Her brand of art is a perfect embodiment of electric ego and amphetamine sounds. Her sound is a colorful blend of hip hop, reggae, punk, and new wave. However, the mash up of all of these styles, give the Philadelphia native a style unmatched originality. Her music could easily justify as the millennial soundtrack of our everyday, mostly documented lives. Now, don’t be fooled to think that she doesn’t have time tested talent, because Santigold has been in the music game for quite a while. She started her journey as an A&R rep for Epic Records, which she left to pursue a career as a music producer. She also fronted the punk band, Stiffed, as the lead singer. She has even co-written songs for GZA…all that and an impressive catalog of solo work solo artist make Santigold her own big boss.
I’ve seen Santigold a few times before at a few music festivals, where she seems to frequent line ups. It’s obvious why they always flock to book her, as she has always put on a solid, any time of day show. She dishes out songs you can dance to, chill to, sing along to, rap along to, and most importantly, smoke a blunt to. The crowd has always been thick and ready to bust it open.
Tuesday’s crowd turned out properly. We were all donned in our most Snapchat-able outfits, ready to buy ‘Gold. Two inflatable chairs flanked the stage, with her band’s set-up directly behind. At 9:30 sharp, her drummer and keyboardist took the stage, followed by her two ferociously, cool backup dancers. They took their place in their plastic, puffed thrones, feasting on super sized bags of Cheetos, looking unimpressed with anything and everything. The screen at the back of the stage displayed an image of the shelves at any given neighborhood’s local bodega (or corner store, for you simple folk). The theme gave visual life to the title of her newest album, “99 Cents.” Finally, the Goddess of Gold hit the stage and immediately went into her perfectly crafted set of old favorites and recent singles. The two dancers kept in perfect time between every song and costume change, never breaking their stoic expression. The stage set up changed throughout the show, keeping us all engaged and wondering where we were going next. We took a walk on a red carpet, rich in Miss Santi propaganda, we saw an infomercial on 3D printed, selfie wares, and then there were the bubbles. During her personal, Generation Y anthem, “Disparate Youth,” bubble machines joyfully shot out a blizzard those magnificent, soapy little orbs. It doesn’t matter how old you are, bubbles are never not awesome. End of story.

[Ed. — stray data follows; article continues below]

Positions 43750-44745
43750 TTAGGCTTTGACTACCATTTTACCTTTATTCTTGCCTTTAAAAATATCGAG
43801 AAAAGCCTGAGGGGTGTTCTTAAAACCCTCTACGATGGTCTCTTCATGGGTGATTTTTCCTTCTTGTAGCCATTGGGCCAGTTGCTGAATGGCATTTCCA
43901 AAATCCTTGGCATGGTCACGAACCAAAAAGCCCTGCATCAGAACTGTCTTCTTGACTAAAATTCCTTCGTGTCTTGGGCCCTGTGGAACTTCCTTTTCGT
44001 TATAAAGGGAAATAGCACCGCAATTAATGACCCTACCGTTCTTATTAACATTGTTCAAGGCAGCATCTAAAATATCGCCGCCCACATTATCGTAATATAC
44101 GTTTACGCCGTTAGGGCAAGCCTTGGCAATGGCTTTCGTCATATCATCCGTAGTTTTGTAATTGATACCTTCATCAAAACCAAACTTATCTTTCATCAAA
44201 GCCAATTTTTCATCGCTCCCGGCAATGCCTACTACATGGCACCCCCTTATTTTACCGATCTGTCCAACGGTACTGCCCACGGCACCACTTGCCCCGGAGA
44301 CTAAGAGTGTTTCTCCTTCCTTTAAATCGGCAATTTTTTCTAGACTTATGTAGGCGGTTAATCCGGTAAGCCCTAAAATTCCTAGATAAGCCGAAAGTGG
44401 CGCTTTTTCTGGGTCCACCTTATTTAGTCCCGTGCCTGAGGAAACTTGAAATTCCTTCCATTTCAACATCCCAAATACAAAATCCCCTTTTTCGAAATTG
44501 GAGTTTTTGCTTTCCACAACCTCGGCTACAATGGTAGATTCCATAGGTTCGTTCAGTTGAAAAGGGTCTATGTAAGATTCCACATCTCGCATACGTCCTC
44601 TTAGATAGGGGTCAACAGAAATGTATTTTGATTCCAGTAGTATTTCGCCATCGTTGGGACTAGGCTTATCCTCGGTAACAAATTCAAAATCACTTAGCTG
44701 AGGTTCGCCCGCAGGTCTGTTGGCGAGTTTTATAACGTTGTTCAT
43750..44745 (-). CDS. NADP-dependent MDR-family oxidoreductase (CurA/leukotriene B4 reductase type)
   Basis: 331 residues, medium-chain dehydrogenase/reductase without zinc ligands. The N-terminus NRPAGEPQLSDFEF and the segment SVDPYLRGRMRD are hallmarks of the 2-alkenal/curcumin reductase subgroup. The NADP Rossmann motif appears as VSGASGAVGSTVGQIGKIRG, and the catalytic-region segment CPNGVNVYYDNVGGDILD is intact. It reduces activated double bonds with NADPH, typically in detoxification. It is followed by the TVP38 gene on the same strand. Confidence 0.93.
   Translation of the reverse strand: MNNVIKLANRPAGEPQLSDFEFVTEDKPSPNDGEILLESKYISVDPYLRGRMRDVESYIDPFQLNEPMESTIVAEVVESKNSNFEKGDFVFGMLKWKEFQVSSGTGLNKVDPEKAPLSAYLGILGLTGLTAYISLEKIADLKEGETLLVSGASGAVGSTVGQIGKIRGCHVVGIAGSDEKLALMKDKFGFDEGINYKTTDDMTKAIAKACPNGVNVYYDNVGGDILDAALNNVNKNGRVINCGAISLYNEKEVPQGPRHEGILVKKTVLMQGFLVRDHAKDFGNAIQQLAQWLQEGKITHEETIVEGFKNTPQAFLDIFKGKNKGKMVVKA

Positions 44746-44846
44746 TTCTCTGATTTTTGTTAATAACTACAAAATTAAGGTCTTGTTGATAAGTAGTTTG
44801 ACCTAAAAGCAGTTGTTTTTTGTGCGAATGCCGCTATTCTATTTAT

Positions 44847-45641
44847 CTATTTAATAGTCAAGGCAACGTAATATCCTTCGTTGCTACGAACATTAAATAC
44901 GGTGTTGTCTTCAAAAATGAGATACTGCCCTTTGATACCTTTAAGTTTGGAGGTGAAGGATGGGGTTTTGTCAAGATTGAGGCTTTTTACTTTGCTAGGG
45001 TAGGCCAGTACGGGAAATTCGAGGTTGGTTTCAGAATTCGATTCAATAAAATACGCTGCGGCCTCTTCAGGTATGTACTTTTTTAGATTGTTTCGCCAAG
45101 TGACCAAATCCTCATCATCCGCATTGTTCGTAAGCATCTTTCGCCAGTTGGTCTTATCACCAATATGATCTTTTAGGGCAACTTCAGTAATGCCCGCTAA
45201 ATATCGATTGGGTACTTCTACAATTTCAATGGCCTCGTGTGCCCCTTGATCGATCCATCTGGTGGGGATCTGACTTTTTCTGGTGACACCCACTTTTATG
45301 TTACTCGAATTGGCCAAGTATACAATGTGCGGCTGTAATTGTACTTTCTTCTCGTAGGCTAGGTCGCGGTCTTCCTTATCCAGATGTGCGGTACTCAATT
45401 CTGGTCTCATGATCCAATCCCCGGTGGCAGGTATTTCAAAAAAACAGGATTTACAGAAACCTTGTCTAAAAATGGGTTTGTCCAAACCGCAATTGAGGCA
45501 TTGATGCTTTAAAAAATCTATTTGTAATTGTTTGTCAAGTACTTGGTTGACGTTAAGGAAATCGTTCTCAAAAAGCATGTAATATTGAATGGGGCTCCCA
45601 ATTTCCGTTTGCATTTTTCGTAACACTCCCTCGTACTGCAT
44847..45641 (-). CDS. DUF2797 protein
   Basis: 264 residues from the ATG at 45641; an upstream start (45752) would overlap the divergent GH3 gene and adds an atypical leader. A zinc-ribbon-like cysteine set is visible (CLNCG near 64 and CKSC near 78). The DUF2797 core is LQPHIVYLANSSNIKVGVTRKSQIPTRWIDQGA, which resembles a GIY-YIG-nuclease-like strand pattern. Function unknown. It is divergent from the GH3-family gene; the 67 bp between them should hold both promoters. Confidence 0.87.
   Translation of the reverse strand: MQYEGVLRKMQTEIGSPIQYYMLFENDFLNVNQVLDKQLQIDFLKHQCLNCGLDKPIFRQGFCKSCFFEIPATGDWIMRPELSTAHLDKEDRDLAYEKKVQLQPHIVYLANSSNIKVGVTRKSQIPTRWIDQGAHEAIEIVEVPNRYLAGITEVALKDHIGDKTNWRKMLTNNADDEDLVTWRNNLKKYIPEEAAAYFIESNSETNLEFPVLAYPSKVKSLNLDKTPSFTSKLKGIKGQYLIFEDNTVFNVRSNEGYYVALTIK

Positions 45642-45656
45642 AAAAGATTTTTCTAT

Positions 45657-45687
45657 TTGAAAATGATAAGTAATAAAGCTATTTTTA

The best part of the night was the amount of crowd participation she made time for in her performance. After the bubble blessing, she went into a favorite of mine and probably everyone else’s, “Creator.” The crowd gets hype and she starts asking who wants to come up and dance. Calling out the eager fans to get on stage, there was soon a mob enthusiastically dancing around her. I would’ve been right there with them had I not just left my spot in the front corner of the stage for a different perspective on the upper balcony. I still danced like I was up there…She later called up a fan to help demonstrate the proper way to dance with a sign, and then gave her Tweedle-Dope dancing twins a break by bringing up two girls from the audience to replace them during her encore. It’s always nice to see artists making the environment more intimate, and putting thought into giving their fans memorable moments they can brag about to their friends or tell their future children about in an attempt to seem cool and relate.
Hopefully, Santigold will make her way back to Cleveland, and I’ll be able to snag one of those moments with her. Which, if she does come back, you should probably stop messing with the fake stuff, and go buy some ‘Gold.